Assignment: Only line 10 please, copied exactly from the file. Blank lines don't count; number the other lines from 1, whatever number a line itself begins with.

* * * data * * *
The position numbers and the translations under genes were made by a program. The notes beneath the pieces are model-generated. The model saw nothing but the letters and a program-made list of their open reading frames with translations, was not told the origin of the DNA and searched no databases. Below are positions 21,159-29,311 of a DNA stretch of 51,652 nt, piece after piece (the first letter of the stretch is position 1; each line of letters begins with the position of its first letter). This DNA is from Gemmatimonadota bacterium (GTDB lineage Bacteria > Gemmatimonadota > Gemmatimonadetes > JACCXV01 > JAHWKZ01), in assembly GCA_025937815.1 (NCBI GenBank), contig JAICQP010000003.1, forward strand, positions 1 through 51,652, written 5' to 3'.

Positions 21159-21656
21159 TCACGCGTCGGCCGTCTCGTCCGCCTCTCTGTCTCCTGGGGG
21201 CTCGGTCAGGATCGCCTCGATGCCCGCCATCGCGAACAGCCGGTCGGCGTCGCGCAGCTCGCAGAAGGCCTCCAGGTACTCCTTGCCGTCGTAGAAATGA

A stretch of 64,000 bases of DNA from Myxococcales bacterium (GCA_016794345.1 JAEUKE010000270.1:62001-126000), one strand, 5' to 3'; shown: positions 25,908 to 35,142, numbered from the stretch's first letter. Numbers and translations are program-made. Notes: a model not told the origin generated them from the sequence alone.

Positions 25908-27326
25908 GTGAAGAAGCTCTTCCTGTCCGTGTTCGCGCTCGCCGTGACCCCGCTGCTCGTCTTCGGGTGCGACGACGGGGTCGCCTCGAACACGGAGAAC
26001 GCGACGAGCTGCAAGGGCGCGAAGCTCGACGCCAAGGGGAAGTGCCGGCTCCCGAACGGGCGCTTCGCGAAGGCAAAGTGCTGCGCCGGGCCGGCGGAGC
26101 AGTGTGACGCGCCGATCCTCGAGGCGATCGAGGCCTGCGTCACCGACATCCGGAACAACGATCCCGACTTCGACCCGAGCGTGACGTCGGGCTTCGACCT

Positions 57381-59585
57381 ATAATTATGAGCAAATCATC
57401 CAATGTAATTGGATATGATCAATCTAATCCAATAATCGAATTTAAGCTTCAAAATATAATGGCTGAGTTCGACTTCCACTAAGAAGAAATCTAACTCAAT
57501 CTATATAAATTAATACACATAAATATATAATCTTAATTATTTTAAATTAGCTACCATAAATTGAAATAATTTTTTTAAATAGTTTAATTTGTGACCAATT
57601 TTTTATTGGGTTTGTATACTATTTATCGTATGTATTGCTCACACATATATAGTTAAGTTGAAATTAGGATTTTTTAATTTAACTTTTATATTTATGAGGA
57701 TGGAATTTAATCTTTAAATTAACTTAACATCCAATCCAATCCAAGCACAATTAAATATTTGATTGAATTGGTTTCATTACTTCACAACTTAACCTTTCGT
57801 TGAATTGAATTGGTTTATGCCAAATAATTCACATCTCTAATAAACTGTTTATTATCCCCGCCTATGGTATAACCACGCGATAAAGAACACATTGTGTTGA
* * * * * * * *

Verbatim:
Positions 57381-59585